Spring Allergy Relief Can Be Hard to Find
Survey Shows Most Americans Have Limited Success From Common Treatments
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Looking for Allergy Relief
The results showed avoidance was the most popular type of treatment tried (74%), followed by over-the-counter medicines (70%) and prescription drugs (59%).
Avoiding pollen and other allergens isn't always easy though. Researchers found only one in five respondents was highly satisfied with the avoidance measures they tried, such as staying inside with the air conditioner on and doing outdoor activities on low-pollen days. But when these tactics worked, they were more effective than taking over-the-counter medications.
Researchers say staying inside is most important between 5 a.m. and 10 a.m., when allergen levels are highest. If the air conditioner is on, it should be set to recirculate to reduce the amount of allergens entering the system.
The average number of allergy medicines used by the participants was three; 26% of respondents said they took five or more medications to treat their allergy symptoms.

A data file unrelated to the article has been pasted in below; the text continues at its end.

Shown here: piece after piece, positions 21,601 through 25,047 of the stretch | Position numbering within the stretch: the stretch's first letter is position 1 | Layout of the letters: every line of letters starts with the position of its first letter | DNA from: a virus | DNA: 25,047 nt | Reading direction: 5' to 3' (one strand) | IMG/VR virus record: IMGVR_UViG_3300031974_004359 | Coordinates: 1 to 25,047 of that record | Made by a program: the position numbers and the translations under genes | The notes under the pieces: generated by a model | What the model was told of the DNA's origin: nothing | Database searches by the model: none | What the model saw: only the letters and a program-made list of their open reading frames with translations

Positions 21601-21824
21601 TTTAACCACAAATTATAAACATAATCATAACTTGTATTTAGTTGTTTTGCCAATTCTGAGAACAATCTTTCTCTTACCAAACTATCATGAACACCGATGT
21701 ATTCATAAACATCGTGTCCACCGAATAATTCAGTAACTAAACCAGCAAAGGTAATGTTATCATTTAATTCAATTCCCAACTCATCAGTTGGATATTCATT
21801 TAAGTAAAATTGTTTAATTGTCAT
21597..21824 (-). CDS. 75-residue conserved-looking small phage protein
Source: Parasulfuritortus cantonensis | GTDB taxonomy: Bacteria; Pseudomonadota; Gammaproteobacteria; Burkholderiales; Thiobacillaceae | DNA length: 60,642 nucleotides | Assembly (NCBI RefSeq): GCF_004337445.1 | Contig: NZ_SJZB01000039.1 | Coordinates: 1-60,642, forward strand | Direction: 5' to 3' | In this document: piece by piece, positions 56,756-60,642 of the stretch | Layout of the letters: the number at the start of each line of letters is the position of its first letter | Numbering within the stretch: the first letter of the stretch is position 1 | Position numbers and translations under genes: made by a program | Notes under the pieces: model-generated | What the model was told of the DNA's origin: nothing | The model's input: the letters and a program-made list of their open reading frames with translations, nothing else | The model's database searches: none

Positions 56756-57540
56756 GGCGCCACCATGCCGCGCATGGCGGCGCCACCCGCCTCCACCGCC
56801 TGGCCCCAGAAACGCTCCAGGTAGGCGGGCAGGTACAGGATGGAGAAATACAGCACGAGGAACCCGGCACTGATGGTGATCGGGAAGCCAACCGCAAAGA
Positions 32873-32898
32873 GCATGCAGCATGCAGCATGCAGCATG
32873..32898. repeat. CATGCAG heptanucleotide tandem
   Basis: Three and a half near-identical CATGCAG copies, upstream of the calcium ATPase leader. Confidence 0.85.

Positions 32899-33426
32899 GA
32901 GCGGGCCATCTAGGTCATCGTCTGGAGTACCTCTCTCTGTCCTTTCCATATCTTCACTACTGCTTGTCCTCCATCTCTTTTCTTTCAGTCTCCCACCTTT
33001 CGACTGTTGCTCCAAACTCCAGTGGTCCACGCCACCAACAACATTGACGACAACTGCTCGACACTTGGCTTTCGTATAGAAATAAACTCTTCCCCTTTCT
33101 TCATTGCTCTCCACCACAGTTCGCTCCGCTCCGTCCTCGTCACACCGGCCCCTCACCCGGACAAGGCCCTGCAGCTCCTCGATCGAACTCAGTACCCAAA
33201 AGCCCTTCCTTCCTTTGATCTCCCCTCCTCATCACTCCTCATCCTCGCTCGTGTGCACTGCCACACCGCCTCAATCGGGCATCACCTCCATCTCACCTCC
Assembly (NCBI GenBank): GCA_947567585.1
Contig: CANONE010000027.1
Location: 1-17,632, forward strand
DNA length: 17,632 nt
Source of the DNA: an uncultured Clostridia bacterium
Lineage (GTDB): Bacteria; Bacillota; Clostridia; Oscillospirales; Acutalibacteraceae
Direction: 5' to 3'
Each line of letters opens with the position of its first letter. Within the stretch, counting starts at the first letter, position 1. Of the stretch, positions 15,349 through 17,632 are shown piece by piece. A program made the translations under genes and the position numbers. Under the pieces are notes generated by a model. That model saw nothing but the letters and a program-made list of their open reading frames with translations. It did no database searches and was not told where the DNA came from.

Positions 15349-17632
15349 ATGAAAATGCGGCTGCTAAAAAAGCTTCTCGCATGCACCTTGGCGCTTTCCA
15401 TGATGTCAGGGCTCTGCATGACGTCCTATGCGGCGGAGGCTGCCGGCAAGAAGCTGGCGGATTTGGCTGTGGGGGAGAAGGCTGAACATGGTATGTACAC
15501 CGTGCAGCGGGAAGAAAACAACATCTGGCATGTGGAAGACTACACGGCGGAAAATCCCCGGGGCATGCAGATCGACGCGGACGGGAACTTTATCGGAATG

Nearly two-thirds who used prescription or over-the-counter medicines reported at least one side effect, such as drowsiness and dry mouth. Side effect frequency was similar among the two groups -- 64% of those using over-the counter medications and 65% of those taking prescription medication experienced side effects.
Those who had discussed their seasonal allergies with a doctor were much more likely to have taken a prescription allergy medication (84% vs. 48%). They were also more likely to have found a highly satisfactory prescription medication or avoidance measure to relieve their allergy symptoms.
The most popular prescription medications mentioned in the survey were steroid nasal sprays, such as Flonase and Nasonex, and the pill Singulair.
The over-the-counter allergy medications taken most often by people with spring allergies were the antihistamines Benadryl Allergy, Claritin, and Zyrtec, and the decongestant Sudafed.